Aspirin, commonly used to prevent the recurrence of heart attacks or strokes, might also aid in preventing and treating cancer.
"We have now found that after taking aspirin for three or four years there starts to be a reduction in the number of people with the spread of cancers, so it seems as well as preventing the long-term development of cancers, there is good evidence now that it is preventing the spread of cancers," said lead researcher Dr. Peter M. Rothwell, a professor of neurology at the University of Oxford and John Radcliffe Hospital in Oxford.
"Because aspirin prevents the spread of cancers, it could potentially be used as a treatment," he added.
Currently, aspirin is used as a pain reliever, fever reducer, and anti-inflammatory medication, as well as for prevention of strokes and heart attacks. "It may well be that taking aspirin to prevent cancer becomes the main reason for taking it," Rothwell said.
One study showed that taking aspirin five years or more reduced the risk 37 percent, and over three years, the risk reduction was about 25 percent for both men and women, the researchers noted. In another study, researchers looked at the effect of aspirin on slowing the spread of cancer, or metastasis.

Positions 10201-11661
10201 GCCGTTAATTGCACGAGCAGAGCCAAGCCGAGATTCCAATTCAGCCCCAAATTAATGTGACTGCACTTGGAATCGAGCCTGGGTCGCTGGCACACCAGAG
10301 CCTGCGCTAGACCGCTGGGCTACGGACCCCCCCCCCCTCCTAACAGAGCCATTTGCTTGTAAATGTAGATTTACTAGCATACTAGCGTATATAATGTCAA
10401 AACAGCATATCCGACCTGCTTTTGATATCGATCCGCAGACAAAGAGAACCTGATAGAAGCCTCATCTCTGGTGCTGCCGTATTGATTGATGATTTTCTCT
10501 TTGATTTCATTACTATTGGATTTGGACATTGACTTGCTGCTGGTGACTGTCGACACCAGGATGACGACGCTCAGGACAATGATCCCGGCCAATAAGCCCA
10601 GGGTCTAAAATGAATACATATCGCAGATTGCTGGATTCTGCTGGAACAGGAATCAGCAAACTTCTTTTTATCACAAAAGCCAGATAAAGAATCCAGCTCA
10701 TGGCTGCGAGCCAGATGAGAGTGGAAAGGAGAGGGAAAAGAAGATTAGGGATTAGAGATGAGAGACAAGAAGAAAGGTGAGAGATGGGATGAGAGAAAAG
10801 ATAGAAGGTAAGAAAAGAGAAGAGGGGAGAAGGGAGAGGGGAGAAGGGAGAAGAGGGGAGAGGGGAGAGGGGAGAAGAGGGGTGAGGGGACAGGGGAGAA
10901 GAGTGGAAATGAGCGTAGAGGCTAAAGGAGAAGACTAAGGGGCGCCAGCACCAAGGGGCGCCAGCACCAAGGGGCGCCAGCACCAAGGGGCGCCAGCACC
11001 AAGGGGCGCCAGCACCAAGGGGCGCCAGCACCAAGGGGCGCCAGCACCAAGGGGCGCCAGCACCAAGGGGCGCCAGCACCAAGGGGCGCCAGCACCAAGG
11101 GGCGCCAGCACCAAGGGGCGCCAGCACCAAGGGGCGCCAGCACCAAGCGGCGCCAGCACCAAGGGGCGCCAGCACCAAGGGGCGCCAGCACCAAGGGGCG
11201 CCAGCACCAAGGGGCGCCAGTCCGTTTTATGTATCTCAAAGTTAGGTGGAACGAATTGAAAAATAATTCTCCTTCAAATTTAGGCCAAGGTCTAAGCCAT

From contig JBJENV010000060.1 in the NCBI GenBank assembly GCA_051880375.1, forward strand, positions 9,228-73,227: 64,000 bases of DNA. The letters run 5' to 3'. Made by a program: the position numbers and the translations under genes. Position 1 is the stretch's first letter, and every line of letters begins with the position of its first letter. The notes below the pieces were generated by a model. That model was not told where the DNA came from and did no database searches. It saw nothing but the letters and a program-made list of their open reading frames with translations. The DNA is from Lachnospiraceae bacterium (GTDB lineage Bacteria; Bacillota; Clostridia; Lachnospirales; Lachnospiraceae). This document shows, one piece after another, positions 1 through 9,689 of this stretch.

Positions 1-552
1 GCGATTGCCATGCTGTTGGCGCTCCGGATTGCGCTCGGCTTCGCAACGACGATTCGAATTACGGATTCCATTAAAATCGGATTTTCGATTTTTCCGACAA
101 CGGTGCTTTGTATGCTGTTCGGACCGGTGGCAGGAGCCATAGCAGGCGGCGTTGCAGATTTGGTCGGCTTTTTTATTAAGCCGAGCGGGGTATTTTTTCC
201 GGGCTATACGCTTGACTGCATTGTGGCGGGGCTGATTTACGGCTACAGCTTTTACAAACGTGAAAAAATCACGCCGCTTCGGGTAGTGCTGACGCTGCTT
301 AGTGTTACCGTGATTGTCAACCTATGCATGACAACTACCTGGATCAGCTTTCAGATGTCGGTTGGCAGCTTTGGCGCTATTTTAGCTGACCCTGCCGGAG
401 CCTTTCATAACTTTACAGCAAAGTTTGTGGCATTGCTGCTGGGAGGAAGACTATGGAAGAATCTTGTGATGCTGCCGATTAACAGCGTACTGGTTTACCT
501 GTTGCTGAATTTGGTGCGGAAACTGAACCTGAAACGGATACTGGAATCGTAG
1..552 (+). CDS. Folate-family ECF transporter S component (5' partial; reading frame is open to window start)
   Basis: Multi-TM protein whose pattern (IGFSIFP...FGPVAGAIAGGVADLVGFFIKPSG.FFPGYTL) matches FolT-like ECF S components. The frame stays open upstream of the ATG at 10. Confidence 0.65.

Over more than six years of follow-up, low-dose aspirin reduced the risk of distant metastasis by 36 percent, compared with cancer patients receiving a placebo, they found. In addition, aspirin reduced the risk of metastasis in solid tumors, such as colon, lung and prostate cancer, by 46 percent and by 18 percent for cancers of the bladder and kidney.
It also reduced the risk of diagnosing a cancer that had already spread by 31 percent. For those who continued to take aspirin after a cancer diagnosis, the risk of metastasis was cut by 69 percent, the researchers calculated. Aspirin also reduced the risk of dying from cancer by about half. These risk reductions remained after taking into account age and sex, the researchers said.
In a third study, Rothwell's group looked at the effect of aspirin on metastases by analyzing observational studies rather than clinical trials. These studies revealed a 38 percent reduction in colon cancer, which matched well with the risk reduction seen in clinical trials, they said. There were similar findings for esophageal, gastric, biliary and breast cancer, they added.
This research is not conclusive and people should not start taking aspirin in hopes of preventing cancer until further research and examination is done on the subject.